Educators from across the state gathered Monday afternoon in front of the Nevada Legislature. They wore bright red shirts and carried signs with slogans advocating for education funding.
They chanted, “Be brave. Be bold. New revenue is the way to go.”
Nevada teachers have been wearing “Red for Ed” on Wednesdays throughout the pandemic to drum up support for their work. Monday’s red clothing was designated “Red for Revenue.” It’s the second rally by educators this legislative session.
Selena La Rue Hatch is a member of Nevada State Education Association and the current high school director for the Washoe Education Association. She teaches social studies at North Valleys High School.
“Today, we are ‘Red for Revenue,’” La Rue Hatch said. “So, we are here to advocate for new revenue in order to support education. We’ve been chronically underfunded in Nevada for a long time, and I think COVID has really revealed a lot of problems that have been there under the surface this whole time. And we need a long-term solution for our chronic funding issues.”
Educators consider the passage of Assembly Joint Resolution 1 as among possible long-term solutions. The resolution is one of three on the table this session that would raise taxes on mining operations in the state. Under AJR 1, 25% of taxes raised from mining would be dedicated to funding education.
AJR 1 was introduced and passed during the second of two special legislative sessions held during the summer of 2020. Because it would alter the Nevada Constitution, it must pass again during this session in order for it to be placed on the ballot in 2022 for voters to decide upon.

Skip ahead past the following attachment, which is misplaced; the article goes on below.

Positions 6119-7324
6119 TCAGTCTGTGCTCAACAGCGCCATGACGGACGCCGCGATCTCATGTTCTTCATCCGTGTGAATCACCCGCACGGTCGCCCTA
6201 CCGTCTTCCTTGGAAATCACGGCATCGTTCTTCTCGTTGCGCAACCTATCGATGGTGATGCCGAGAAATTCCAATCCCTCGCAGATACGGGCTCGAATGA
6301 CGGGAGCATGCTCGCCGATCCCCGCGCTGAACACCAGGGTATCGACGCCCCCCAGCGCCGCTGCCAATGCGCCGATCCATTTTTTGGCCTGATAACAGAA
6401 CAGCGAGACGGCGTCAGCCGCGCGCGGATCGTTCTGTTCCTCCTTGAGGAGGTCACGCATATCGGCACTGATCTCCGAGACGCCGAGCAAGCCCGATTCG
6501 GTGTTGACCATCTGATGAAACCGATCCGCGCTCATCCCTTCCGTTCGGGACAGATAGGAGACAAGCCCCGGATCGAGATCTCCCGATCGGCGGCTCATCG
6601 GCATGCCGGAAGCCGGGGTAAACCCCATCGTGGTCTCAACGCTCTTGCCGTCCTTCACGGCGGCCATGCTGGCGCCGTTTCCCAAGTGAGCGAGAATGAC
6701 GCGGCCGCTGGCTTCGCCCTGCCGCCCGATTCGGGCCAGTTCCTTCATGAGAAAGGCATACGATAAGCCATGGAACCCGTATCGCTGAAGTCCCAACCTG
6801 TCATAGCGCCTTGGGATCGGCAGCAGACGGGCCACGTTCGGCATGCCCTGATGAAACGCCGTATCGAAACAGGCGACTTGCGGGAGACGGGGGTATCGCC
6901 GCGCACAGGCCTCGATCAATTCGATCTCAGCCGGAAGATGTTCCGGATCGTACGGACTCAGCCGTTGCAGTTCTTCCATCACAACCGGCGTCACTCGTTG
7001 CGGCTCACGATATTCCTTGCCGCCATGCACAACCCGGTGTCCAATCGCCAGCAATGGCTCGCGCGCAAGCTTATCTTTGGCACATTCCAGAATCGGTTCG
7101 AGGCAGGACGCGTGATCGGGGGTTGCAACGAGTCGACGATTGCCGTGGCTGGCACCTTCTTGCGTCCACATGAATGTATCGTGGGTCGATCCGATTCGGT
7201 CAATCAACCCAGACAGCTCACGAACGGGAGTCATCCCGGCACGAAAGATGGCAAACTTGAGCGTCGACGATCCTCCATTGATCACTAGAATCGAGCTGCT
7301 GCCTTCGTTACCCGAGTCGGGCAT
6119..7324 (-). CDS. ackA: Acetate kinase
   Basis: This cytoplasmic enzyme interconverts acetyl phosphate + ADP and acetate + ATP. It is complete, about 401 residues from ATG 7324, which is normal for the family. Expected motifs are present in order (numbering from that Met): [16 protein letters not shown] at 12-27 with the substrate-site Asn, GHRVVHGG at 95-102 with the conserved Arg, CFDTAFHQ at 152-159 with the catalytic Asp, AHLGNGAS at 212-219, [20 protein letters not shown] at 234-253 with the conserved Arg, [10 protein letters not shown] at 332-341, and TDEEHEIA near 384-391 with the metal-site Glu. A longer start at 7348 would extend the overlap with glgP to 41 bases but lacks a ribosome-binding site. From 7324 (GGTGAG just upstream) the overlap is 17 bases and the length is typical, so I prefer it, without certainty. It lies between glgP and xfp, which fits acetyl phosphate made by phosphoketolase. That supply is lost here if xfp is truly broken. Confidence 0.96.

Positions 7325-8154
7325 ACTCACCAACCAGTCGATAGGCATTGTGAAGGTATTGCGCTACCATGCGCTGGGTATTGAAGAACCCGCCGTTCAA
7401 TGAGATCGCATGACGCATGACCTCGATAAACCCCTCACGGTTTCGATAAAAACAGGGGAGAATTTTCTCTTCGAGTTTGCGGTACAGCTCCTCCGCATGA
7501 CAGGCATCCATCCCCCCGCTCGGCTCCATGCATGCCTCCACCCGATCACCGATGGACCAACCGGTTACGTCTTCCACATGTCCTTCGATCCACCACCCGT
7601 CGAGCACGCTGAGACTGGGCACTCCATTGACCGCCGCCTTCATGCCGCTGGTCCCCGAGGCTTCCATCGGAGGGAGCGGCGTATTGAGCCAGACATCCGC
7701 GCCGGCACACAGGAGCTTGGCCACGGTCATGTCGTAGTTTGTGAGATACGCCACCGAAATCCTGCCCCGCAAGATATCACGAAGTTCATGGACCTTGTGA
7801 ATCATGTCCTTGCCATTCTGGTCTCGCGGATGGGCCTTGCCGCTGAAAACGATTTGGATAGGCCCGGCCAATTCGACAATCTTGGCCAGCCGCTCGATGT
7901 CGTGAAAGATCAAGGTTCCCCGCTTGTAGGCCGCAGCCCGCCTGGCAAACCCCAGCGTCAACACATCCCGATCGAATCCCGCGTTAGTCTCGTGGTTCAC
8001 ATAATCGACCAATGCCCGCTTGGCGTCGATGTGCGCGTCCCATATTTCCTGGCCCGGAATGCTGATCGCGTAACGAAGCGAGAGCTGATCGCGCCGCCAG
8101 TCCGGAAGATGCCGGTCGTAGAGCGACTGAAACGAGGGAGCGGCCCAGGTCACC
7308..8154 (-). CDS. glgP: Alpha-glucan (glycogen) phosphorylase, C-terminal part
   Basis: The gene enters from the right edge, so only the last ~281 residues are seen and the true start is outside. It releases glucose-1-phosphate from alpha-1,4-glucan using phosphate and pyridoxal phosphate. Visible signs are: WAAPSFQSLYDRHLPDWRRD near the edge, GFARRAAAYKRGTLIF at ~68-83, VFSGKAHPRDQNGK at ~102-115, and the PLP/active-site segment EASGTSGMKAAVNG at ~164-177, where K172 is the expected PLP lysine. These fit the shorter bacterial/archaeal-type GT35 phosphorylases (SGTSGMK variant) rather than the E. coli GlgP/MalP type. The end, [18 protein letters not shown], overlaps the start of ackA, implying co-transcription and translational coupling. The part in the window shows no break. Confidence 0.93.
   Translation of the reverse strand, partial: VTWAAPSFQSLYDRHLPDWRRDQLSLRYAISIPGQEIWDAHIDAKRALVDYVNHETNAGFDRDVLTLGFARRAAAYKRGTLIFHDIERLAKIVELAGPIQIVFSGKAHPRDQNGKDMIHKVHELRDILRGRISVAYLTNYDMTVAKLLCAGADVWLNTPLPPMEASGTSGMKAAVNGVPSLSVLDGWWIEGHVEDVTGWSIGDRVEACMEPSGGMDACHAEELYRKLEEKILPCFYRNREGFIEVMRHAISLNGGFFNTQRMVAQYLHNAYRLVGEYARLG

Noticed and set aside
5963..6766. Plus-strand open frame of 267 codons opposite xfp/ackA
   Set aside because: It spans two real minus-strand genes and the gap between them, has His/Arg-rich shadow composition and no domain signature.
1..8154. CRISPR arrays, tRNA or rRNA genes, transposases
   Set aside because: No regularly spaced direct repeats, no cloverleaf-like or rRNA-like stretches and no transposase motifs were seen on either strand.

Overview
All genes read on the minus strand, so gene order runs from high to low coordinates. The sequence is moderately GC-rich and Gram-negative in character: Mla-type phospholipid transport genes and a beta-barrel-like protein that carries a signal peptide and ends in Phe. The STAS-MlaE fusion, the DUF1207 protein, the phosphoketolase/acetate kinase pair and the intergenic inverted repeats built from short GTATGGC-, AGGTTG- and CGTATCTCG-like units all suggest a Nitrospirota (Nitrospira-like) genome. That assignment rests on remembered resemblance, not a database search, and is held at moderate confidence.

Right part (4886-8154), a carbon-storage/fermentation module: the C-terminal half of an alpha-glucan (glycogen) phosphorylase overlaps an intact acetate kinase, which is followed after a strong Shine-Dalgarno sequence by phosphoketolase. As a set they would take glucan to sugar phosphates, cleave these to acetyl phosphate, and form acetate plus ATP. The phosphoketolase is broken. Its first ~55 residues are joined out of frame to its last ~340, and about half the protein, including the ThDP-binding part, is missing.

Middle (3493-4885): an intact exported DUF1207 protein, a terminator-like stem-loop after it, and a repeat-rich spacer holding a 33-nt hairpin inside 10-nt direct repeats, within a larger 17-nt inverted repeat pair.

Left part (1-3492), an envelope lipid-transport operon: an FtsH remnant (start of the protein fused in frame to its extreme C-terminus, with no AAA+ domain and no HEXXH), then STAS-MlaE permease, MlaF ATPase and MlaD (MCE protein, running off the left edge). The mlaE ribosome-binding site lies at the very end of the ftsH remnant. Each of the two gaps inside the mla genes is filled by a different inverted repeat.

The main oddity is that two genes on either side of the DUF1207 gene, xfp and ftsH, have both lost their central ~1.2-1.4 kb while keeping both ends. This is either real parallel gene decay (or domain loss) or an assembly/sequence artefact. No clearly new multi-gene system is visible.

“We think that these legislators have really fought to protect democracy this year with their voting rights bills,” La Rue Hatch said. “So, all we’re asking is to let Nevadans vote on this—to trust democracy again.”
She said essential workers across industries, educators included, have had to make great sacrifices during the COVID-19 pandemic and only want the mining industry—which they perceive as having done well throughout the last year—to share in the sacrifices.
“We spent the day lobbying the legislature, meeting one-on-one with the legislators,” La Rue Hatch said. “And we have a pledge we’re asking them to sign, which says, ‘I commit to getting Nevada to the national average of funding by 2030.’ We’re 48th in the nation right now. All we’re asking for is average, which is kind of sad that that’s what we’re having to ask for, but we just want average.”
Carmen Andrews is a high school Spanish teacher in Clark County and vice president of the Nevada Education Association of Southern Nevada. She spoke on Monday with Assembly members Glen Leavitt, Tracy Brown-May and Brittney Miller, as well as Senator Roberta Lange.
“I think that went very well,” Andrews said. “I think that regardless of whether people are Democrats or Republicans, they are interested in funding education. There are, obviously, differences in how we go about doing that. … But I felt really encouraged that it seems like there’s finally a commitment to funding education. We’ll see how it pans out, right?”
Educators also asked legislators to pledge support for AJR 1 and Senate Bill 346, which would create a digital goods tax to mirror the state’s existing sales tax. State fiscal analysts have estimated that its passage could bring in approximately $35 million in state and county revenue annually.